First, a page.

It used to be fairly easy to purchase a TV — aside from the manufacturer, the only thing to decide on was the screen size. Now you need to decide what resolution, how many other devices you will attach to the TV, do you want to view 3D programming, the resolution, flat screen or curved screen, LCD, LED, OLED, plasma and do you want your TV connected to the internet – so called smart TV.
Here is an opinion piece that tells you to forget about 3D and smart TV features. I agree! 3D is dying on its own. As for smart TV, like Netflix and Hulu access, most of the implementations are not as good as getting Apple TV or Roku. The TV manufacturers are good at building hardware but not so good with software. I have noticed that Netflix on a Samsung is slow and balky, whereas using an Apple TV or Roku on the same TV for Netflix operates just fine. If you can save a few dollars by purchasing a TV that is not 3D and has no “smarts” I recommend you do so.
As for 4K TV, look at it before you buy it. Right now you’ll be paying twice as much as for a standard hi-def TV and to my eye the improvement is merely incremental. Additionally, there is just not that much you’ll be watching in 4K at this time.
A quick recommendation –
A great little program from Fat Cat Software, iPhoto Library Manager, is amazingly helpful if you have multiple iPhoto libraries and you want to consolidate them without all the duplicates. They also have a product, PowerTunes, for merging iTunes libraries and eliminating duplicates.
Ransomware! Did you read this article in the Times?
Ransomware is a particularly pernicious form of malware. It typically finds its way onto your computer when clicking on a link or an attachment from spam.
What happens next is your computer is locked and held for ransom — literally. You will be instructed to pay some amount of money to regain access. Even with virus scan software there is only one sure way to protect your computer, do regular backups. If this happens to you immediately unplug your external hard drives. If you have a current backup (you do backup, don’t you?), your system can be cleaned and restored without having to pay the ransom.
I’ve written about having strong passwords and using password managers in the past. Over the past six months I’ve used both Lastpass and Dashlane. After using both on my laptop and iPhone, although it’s more expensive, I prefer Dashlane for its ease of use. Both keep track of your passwords and fill them in automatically but I found that Dashlane did its job with less fuss and better organization.
You can read a recent review of Dashlane here.
As I said above, Dashlane is more expensive. Lastpass is very popular, it works and if you’re happy using it, no need to switch. And, there are other alternatives, you can read about them here.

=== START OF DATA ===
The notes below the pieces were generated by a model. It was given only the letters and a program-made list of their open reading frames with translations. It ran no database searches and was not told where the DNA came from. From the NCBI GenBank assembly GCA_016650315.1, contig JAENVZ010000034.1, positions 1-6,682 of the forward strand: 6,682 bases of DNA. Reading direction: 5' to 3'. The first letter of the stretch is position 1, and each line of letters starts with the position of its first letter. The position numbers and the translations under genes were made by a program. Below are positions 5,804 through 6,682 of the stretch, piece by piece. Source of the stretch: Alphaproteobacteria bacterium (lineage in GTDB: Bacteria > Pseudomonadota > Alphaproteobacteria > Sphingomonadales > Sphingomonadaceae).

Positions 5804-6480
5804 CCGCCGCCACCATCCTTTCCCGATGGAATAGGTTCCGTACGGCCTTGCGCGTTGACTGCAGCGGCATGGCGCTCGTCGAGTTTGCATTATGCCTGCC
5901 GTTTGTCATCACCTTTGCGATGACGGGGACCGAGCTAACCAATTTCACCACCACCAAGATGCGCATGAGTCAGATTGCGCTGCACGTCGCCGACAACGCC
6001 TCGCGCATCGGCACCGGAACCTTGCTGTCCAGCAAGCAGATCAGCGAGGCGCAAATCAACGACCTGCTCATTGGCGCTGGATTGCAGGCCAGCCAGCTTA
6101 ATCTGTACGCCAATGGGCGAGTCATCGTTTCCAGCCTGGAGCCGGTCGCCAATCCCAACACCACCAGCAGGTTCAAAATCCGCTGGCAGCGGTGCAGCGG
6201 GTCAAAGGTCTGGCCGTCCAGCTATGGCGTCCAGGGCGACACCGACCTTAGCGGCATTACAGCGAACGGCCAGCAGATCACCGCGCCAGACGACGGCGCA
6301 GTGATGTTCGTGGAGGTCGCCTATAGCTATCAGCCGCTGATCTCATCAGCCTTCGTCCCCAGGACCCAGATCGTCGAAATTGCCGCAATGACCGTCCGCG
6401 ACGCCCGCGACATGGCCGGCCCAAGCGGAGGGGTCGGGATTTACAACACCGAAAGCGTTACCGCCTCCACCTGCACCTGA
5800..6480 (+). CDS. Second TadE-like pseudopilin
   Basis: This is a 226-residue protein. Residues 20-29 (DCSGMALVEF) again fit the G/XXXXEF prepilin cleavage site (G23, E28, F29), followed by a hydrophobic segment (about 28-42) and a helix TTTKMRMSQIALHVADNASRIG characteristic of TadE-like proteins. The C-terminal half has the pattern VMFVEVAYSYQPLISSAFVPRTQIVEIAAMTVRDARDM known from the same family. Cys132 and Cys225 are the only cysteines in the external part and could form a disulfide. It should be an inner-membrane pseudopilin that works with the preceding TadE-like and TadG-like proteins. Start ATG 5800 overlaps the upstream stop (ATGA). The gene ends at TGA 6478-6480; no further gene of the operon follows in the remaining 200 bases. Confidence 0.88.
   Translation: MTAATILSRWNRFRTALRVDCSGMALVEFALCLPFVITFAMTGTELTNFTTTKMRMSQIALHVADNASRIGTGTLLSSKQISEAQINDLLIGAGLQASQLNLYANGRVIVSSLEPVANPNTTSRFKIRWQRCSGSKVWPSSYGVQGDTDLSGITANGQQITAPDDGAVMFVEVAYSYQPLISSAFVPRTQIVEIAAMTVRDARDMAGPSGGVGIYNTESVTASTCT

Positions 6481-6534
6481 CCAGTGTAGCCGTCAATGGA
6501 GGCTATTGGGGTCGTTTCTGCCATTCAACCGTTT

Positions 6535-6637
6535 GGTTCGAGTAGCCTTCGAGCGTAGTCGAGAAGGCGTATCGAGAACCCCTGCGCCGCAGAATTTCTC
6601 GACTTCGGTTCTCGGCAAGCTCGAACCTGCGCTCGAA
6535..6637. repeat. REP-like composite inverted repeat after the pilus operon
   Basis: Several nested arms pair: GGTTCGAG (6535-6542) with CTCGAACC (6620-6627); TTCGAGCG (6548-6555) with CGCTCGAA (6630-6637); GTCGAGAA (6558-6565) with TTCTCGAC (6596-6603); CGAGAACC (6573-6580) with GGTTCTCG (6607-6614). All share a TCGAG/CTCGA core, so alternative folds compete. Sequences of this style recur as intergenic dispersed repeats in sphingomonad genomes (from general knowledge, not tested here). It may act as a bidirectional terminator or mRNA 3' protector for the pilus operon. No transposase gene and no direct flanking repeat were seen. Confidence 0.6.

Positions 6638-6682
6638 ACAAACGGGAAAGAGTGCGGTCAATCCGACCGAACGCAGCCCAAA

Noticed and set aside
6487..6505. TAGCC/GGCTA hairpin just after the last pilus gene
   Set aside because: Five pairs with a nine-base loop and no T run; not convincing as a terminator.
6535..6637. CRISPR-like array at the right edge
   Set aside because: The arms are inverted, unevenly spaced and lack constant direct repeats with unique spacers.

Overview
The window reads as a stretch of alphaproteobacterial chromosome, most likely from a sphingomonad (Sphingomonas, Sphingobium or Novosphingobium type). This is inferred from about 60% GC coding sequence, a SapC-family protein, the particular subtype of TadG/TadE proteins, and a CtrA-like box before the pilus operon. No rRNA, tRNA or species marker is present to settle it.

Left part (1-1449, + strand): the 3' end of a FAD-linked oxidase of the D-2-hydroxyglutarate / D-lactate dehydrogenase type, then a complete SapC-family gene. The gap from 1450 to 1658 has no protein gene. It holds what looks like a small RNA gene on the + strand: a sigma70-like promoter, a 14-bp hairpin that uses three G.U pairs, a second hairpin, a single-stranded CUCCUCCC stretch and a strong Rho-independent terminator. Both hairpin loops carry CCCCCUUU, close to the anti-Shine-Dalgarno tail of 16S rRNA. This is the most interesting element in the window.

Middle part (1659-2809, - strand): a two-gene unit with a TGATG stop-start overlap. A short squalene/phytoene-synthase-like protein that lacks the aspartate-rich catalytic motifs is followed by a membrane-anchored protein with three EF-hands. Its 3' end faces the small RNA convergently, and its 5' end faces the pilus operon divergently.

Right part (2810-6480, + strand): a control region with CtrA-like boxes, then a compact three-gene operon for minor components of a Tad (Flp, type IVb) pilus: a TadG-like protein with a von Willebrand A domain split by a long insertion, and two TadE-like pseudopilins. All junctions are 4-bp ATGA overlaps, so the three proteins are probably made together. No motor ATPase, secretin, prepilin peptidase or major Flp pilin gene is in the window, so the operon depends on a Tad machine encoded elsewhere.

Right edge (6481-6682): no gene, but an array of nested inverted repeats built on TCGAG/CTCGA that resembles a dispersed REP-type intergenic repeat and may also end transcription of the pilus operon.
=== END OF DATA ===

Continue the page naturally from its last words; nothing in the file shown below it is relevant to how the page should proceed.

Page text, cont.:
And speaking of passwords, do not use any of these. This is a list of the top 500 passwords that hackers use when attempting to break into accounts. Look through this list and notice that many of these are common names followed by a number. If you want to use a name, misspell it in some uncommon way — Jane123 is not a secure password.
Then again, with Spotify, I find that I listen to my own music on iTunes less often. As I’m sure many of you know, Spotify has almost every piece of music you may want to hear — and similar to iTunes, you can create your own playlists.
What’s really cool is streaming Spotify to your stereo system wirelessly from your computer, iPhone or iPad. This is accomplished by attaching an Airport Express to your stereo and enabling AirPlay on your iPhone, iPad or Mac computer.
Airplay can be enabled on your Apple computer by holding the Option key and clicking the speaker icon on the top menu bar. On your iPhone or iPad you swipe up on the home screen and select the AirPlay icon.
You may have notice that I’m a big Apple fan. However, sometimes they do things that leave me scratching my head. iTunes is a good example. Each new release seems to become less easy to use, loaded with more unrelated features, and options that used to be in one place and are now in another. I ask myself: Why can’t they develop an elegant, simple to use media player.
One alternate music player that I am beginning to explore is this:
And then there is this about managing music on your iPhone. Spoiler: the iPod was simple and elegant.
Have you found yourself forgetting to back up your computer because it’s a pain to constantly plug in an external hard drive to your laptop?
Or maybe it’s annoying that you cannot have one music library for your entire family?
One solution to both problems is to create shared storage using your WiFi network.
There are devices you can purchase today that do this for you including Apple’s Airport Extreme Time Capsule, Seagate Central and WD My Cloud.
Or, as I’ve done for a few clients, you can roll your own using an Airport Extreme and any USB hard drive.
If you have an Airport Extreme you may have noticed (or not) that there is a USB connection on the backside. Any hard drive that you plug in will be recognized and accessible by anyone on your WiFi network. You can use the drive for Time Machine backups or for storing shared files. including music, alleviating the need to plug a drive into your computer. When you’re connected to your WiFi network you’ll be connected to the shared hard drive.